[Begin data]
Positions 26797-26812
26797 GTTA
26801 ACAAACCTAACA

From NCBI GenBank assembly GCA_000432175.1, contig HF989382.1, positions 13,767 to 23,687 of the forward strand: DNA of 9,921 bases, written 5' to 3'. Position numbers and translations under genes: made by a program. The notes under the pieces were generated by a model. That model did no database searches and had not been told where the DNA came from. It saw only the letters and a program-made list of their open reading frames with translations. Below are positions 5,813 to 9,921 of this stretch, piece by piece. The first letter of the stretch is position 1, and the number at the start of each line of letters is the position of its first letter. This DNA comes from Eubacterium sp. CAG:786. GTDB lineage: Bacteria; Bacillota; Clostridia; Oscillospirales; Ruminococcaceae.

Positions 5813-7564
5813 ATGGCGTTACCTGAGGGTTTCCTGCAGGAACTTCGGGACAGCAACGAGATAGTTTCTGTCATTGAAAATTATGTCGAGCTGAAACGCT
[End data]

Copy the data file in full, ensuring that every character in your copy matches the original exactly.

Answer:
Positions 26797-26812
26797 GTTA
26801 ACAAACCTAACA

From NCBI GenBank assembly GCA_000432175.1, contig HF989382.1, positions 13,767 to 23,687 of the forward strand: DNA of 9,921 bases, written 5' to 3'. Position numbers and translations under genes: made by a program. The notes under the pieces were generated by a model. That model did no database searches and had not been told where the DNA came from. It saw only the letters and a program-made list of their open reading frames with translations. Below are positions 5,813 to 9,921 of this stretch, piece by piece. The first letter of the stretch is position 1, and the number at the start of each line of letters is the position of its first letter. This DNA comes from Eubacterium sp. CAG:786. GTDB lineage: Bacteria; Bacillota; Clostridia; Oscillospirales; Ruminococcaceae.

Positions 5813-7564
5813 ATGGCGTTACCTGAGGGTTTCCTGCAGGAACTTCGGGACAGCAACGAGATAGTTTCTGTCATTGAAAATTATGTCGAGCTGAAACGCT